It occasionally feels like Cha lines up the relentless, contradictory pressures women face in South Korea in order to inflict them one by one. But her writing always crackles: it’s gripping as well as grisly, and flashes of real friendship and solidarity amid Seoul’s neon glare are more touching for being an enormous relief. A compelling, icily cool exposé of the unceasing quest for self-advancement when the economic odds are stacked against you.
There’s not much in the way of plot; rather, each chapter is a snapshot of a woman trapped – by narrow and exacting beauty standards, by debt, misogyny and the rigid hierarchies instructing every level of society. The rich kids in Manhattan place each other by which school they went to, while the “prettiest 10 per cent” of Seoul escorts sneer at red-light district sex workers. As Miho thinks: “For all its millions of people, Korea is the size of a fishbowl and someone is always looking down on someone else.”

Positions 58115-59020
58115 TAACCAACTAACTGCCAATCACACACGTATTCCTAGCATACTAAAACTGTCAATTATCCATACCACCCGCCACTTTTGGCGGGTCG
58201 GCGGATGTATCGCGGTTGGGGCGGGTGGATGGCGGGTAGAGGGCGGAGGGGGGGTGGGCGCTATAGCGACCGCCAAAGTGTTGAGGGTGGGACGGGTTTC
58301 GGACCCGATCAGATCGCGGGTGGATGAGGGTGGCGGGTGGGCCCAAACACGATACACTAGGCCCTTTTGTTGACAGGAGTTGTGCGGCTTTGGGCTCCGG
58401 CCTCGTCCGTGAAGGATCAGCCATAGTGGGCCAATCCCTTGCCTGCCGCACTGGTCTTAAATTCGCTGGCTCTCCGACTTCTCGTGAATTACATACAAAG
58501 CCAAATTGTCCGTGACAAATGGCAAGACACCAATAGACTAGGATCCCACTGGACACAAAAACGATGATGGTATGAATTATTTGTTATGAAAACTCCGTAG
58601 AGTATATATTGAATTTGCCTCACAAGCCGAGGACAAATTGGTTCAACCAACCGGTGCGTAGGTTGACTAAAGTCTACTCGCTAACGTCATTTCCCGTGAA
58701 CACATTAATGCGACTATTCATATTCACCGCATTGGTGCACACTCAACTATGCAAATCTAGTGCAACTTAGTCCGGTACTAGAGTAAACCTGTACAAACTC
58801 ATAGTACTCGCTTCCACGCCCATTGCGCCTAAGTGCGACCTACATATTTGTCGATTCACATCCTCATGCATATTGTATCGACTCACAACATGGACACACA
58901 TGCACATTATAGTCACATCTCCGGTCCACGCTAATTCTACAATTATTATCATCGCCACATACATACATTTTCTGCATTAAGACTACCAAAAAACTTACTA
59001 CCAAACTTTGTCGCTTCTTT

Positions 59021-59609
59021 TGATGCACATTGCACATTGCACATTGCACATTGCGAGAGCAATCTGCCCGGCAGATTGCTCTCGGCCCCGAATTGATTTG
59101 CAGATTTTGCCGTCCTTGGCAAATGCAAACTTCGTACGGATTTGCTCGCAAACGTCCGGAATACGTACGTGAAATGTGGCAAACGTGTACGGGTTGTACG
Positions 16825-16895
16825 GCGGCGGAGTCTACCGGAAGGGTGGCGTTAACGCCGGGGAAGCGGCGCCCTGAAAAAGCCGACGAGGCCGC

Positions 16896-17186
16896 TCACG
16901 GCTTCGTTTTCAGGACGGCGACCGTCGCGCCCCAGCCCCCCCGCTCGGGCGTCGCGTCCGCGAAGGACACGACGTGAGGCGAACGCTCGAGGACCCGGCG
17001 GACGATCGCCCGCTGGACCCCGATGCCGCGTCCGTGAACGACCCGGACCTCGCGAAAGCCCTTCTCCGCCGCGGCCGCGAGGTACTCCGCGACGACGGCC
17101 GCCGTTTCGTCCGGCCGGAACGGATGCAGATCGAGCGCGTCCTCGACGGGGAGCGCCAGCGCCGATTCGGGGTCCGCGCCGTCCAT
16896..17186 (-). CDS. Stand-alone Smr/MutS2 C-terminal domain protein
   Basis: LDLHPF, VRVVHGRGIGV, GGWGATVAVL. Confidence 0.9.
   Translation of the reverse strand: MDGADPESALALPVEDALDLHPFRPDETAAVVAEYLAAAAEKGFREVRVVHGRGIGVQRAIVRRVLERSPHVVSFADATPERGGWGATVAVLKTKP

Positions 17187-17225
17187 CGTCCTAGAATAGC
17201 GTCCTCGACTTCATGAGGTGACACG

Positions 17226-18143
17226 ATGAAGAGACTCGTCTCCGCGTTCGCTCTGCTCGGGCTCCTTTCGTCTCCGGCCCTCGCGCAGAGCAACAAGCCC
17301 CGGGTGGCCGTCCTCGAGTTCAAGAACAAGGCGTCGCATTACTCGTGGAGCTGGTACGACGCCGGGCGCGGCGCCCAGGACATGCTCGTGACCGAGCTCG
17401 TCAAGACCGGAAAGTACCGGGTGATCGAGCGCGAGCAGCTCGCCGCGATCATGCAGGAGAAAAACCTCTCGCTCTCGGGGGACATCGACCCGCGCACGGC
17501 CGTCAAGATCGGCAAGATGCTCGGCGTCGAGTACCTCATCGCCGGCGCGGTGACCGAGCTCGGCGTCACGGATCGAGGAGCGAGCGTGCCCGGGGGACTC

When you begin reading If I Had Your Face it isn’t difficult to see why it comes garlanded with praise on high from the literati. The novel is set in modern-day Seoul – a hyperreal dystopia of plastic surgery, call girls and a strict social hierarchy. It is a city where beauty rules and young women regularly undergo surgery to look like their idols.
The novel’s title is literal. Women in Seoul can choose to have their faces sculpted to look like someone else’s. Depending on how you read this novel it could either be a horrifying insight into contemporary Korean society or, and this was how I read it, a gloriously camp celebration of the excesses of a deranged society – Jackie Collins meets Margaret Atwood